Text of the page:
Robots could be freed from their human masters and handed the power to own possessions under radical new EU plans.
Officials want to have machines declared as “electronic persons” amid fears they could challenge humanity for control of the Earth.
The plans would mean the robots could claim copyright on their work and trade money – effectively allowing them to form functional societies.
Their owners could be liable to pay social security for the machines to cover any damage caused.
The growing intelligence of robots could require rethinking of everything from taxation to legal liability, the draft motion suggests.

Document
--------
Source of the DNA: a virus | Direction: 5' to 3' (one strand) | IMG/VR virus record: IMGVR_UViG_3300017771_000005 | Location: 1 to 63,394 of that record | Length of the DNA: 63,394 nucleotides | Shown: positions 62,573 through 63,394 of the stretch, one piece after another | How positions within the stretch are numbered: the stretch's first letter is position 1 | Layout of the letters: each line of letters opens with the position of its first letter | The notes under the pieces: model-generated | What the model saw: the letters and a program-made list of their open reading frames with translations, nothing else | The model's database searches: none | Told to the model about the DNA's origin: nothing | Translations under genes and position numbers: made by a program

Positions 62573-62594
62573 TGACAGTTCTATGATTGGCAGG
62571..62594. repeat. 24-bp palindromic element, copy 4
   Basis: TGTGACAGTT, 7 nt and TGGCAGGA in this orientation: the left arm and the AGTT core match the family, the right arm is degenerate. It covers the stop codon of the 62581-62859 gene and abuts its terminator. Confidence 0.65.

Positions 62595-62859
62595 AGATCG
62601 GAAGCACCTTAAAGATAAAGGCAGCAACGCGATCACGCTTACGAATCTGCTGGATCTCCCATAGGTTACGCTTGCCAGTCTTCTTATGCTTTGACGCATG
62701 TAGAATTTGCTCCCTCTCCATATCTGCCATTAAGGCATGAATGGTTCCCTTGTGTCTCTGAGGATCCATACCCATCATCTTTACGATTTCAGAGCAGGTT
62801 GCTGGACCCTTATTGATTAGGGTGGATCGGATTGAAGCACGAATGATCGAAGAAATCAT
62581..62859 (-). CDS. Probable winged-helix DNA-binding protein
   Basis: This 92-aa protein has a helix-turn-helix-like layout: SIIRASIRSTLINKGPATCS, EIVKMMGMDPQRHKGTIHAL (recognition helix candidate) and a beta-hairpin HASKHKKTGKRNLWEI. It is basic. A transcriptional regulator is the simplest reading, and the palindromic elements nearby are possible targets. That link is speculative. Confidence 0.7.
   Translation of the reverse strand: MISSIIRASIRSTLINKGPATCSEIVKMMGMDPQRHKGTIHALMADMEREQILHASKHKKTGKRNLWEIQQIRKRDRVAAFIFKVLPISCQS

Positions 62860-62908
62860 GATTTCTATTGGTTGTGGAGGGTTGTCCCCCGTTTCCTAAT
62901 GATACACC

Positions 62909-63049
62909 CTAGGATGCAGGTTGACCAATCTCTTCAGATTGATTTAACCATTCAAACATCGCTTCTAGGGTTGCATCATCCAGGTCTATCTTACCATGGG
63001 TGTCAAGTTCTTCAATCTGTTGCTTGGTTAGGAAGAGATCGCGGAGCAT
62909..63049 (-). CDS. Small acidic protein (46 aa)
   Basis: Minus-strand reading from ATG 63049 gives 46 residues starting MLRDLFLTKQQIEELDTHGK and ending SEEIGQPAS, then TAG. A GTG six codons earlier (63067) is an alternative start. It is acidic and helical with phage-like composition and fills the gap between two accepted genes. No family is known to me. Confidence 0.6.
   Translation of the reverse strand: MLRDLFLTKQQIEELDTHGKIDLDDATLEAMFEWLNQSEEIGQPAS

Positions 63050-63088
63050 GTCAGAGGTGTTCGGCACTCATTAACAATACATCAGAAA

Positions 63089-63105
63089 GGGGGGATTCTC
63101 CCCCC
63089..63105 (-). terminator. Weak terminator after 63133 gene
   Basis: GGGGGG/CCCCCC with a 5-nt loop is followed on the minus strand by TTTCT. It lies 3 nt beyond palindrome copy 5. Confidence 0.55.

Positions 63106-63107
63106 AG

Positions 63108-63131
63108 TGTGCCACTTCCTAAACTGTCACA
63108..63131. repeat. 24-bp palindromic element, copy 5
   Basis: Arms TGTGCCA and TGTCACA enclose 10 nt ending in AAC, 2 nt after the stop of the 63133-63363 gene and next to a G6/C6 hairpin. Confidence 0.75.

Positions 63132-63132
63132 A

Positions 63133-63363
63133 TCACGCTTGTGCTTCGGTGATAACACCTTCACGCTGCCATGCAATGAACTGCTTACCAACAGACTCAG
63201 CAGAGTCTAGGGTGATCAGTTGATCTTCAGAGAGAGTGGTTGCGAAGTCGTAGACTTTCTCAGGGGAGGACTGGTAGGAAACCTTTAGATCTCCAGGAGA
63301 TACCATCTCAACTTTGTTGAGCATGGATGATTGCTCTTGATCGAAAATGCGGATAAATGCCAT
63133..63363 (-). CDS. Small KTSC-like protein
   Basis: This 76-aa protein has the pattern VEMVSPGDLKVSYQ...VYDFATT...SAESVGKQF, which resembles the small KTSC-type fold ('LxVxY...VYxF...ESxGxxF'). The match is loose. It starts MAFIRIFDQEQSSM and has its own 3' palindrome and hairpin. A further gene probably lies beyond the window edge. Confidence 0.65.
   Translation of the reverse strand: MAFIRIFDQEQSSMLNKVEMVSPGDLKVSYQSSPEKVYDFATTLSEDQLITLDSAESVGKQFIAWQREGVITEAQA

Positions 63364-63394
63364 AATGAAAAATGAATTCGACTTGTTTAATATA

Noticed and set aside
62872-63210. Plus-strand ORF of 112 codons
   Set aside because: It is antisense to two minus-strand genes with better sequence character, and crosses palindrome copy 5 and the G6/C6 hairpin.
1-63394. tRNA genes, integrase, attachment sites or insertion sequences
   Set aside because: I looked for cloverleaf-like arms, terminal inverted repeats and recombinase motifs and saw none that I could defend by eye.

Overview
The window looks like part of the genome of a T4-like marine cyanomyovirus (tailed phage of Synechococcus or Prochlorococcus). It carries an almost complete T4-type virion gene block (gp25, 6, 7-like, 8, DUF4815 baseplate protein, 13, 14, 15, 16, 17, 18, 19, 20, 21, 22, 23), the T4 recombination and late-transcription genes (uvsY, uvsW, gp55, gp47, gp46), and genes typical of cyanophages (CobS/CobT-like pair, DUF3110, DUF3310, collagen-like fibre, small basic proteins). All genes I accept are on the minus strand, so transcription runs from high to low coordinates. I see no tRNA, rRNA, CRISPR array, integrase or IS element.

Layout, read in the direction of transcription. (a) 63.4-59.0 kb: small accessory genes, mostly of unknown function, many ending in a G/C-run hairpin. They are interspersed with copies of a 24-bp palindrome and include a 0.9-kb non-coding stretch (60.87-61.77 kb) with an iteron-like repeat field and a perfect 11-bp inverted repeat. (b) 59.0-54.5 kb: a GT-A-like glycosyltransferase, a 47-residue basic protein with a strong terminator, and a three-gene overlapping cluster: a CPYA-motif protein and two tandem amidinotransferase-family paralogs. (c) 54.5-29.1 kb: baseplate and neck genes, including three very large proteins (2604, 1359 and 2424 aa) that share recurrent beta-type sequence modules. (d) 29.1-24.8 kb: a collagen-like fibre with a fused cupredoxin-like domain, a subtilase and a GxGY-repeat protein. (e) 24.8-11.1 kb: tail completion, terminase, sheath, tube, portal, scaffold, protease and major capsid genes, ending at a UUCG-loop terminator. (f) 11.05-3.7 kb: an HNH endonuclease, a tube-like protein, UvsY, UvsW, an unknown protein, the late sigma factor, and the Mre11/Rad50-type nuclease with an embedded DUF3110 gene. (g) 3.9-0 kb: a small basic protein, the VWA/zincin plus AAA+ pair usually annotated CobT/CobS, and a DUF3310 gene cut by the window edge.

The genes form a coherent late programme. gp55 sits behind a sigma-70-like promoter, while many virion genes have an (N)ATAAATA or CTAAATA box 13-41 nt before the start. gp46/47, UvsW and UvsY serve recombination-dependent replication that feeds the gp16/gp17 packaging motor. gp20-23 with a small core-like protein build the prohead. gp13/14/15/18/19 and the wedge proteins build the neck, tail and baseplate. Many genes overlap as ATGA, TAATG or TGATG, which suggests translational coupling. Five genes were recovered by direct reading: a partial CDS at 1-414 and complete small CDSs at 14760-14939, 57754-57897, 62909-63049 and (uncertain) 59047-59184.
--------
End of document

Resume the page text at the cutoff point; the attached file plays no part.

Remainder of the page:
MEPs are so concerned that robots could take jobs that member states are being urged to give all citizens a universal basic income in case they are put out of work by their computerised counterparts, The Times reports.
The draft motion called on the European Commission to consider “that at least the most sophisticated autonomous robots could be established as having the status of electronic persons with specific rights and obligations”.
It also suggested the creation of a register for smart autonomous robots, which would link each one to funds established to cover its legal liabilities.
The MEPs wrote: “From Mary Shelley’s Frankenstein’s monster to the classical nth of Pygmalion, through the story of Prague’s golem to the robot of Karel Capek, who coined the word, people have fantasised about the possibility of building intelligent machines.